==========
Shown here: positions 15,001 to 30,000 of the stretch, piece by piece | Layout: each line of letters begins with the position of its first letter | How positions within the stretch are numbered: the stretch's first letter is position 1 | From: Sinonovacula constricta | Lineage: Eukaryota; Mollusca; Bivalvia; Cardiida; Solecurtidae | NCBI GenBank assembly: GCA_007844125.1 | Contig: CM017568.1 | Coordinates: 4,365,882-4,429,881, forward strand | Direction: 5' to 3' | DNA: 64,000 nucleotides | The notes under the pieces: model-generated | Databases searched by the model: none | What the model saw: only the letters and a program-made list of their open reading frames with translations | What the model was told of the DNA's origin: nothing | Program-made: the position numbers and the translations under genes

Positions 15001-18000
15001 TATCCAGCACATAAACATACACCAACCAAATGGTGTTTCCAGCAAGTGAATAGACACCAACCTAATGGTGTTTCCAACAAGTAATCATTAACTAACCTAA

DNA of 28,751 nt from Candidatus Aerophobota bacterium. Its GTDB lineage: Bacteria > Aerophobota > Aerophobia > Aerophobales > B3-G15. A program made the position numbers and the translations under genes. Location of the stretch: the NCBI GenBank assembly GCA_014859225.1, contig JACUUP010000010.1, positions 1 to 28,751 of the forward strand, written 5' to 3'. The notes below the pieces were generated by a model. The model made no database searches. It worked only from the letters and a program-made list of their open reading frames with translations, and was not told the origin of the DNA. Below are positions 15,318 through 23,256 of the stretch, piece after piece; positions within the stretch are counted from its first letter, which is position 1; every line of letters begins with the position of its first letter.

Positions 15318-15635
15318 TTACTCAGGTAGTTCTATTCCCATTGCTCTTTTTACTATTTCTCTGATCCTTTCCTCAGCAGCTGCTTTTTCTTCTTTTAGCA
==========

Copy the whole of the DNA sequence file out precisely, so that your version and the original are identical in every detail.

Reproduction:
Shown here: positions 15,001 to 30,000 of the stretch, piece by piece | Layout: each line of letters begins with the position of its first letter | How positions within the stretch are numbered: the stretch's first letter is position 1 | From: Sinonovacula constricta | Lineage: Eukaryota; Mollusca; Bivalvia; Cardiida; Solecurtidae | NCBI GenBank assembly: GCA_007844125.1 | Contig: CM017568.1 | Coordinates: 4,365,882-4,429,881, forward strand | Direction: 5' to 3' | DNA: 64,000 nucleotides | The notes under the pieces: model-generated | Databases searched by the model: none | What the model saw: only the letters and a program-made list of their open reading frames with translations | What the model was told of the DNA's origin: nothing | Program-made: the position numbers and the translations under genes

Positions 15001-18000
15001 TATCCAGCACATAAACATACACCAACCAAATGGTGTTTCCAGCAAGTGAATAGACACCAACCTAATGGTGTTTCCAACAAGTAATCATTAACTAACCTAA

DNA of 28,751 nt from Candidatus Aerophobota bacterium. Its GTDB lineage: Bacteria > Aerophobota > Aerophobia > Aerophobales > B3-G15. A program made the position numbers and the translations under genes. Location of the stretch: the NCBI GenBank assembly GCA_014859225.1, contig JACUUP010000010.1, positions 1 to 28,751 of the forward strand, written 5' to 3'. The notes below the pieces were generated by a model. The model made no database searches. It worked only from the letters and a program-made list of their open reading frames with translations, and was not told the origin of the DNA. Below are positions 15,318 through 23,256 of the stretch, piece after piece; positions within the stretch are counted from its first letter, which is position 1; every line of letters begins with the position of its first letter.

Positions 15318-15635
15318 TTACTCAGGTAGTTCTATTCCCATTGCTCTTTTTACTATTTCTCTGATCCTTTCCTCAGCAGCTGCTTTTTCTTCTTTTAGCA